With the Government coming under increasing pressure to loosen its self-imposed fiscal cap and borrow to fund the public service in particular, the EMA encourages the Minister of Finance to hold tight to the pledge that has been made.
Under the Government’s budget fiscal responsibility rules, it has pledged to keep spending at 30 percent of GDP, and reduce net debt to 20 percent of GDP by 2022.
“It seems every quarter wants more, especially when the country’s books look healthy. However, it’s incredibly irresponsible to call on the Government to borrow to fund wage increases.
“While Minister Robertson faces a daunting task balancing the needs of the economy with the demands of unions, on behalf of business we encourage him to keep the line with the pledge that has been made. If he decides to loosen his fiscal pledge then we would expect borrowings to be tagged for much needed investment in infrastructure.
“Our economic fundamentals are sound, and New Zealand needs some headroom if we go into a downturn.
“It is pointless to blame organisations such as the EMA and other business organisations for contributing to disappointing economic indicators. Slumping business confidence surveys reflect what our members are saying to us.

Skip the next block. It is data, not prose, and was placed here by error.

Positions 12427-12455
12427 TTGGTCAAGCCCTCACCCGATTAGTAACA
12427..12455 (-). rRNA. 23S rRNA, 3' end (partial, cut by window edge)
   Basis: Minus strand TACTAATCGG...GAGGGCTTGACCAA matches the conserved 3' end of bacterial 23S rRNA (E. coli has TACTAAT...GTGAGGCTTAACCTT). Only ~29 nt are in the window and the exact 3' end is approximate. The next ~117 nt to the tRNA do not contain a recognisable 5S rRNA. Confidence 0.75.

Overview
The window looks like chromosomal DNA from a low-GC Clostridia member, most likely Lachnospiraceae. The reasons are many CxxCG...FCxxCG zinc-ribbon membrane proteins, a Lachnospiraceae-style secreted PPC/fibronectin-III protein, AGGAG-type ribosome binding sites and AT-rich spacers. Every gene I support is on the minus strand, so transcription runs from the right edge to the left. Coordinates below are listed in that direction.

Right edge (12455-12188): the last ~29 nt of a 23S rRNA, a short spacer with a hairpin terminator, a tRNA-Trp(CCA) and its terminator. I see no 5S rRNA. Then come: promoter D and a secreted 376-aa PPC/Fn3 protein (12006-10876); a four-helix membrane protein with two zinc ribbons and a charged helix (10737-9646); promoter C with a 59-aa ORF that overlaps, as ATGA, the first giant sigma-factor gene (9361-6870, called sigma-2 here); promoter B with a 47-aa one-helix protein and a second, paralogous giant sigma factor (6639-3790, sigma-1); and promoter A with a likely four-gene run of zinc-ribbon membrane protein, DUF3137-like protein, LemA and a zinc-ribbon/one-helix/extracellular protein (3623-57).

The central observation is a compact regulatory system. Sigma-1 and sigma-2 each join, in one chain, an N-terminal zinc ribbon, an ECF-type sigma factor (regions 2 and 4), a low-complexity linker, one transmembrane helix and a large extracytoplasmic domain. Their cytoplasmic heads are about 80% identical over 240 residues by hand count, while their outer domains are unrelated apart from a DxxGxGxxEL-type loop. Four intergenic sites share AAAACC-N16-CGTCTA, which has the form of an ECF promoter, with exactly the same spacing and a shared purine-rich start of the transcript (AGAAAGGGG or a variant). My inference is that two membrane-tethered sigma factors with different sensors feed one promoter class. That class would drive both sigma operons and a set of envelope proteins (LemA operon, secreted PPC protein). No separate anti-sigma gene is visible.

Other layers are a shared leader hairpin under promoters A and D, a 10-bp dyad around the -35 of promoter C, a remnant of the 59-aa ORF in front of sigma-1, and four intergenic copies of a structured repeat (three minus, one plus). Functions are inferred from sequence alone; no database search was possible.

“It is not surprising that business confidence is declining, when they see a raft of labour law change coming but do not know what the detail is, nor how it will help grow and strengthen the economy.
“While each change may seem reasonable, in a cumulative and compounding way they add up to a significant rewrite of the employment relations landscape that has been a sound platform producing the solid and stable financial position we are currently in.
“Add in an unknown legal framework for reducing emissions, an electricity pricing review, a tax working group and lingering questions around costing/taxing water and you can understand why business is hesitant.
“Which is why, if the Government is genuine about wanting to lift wages it needs to address productivity. Recent reports from the Productivity Commission point to the fact that to sustainably lift wages we need to lift productivity.
“Our Fix the Bill campaign has called on Government MPs to explain how proposed changes will address this issue and how it fits with a modern economy. Why make employment changes now and then consider the Future of Work, knowing that is about flexibility, different working conditions and potentially a very different employment model,” says Mr Campbell.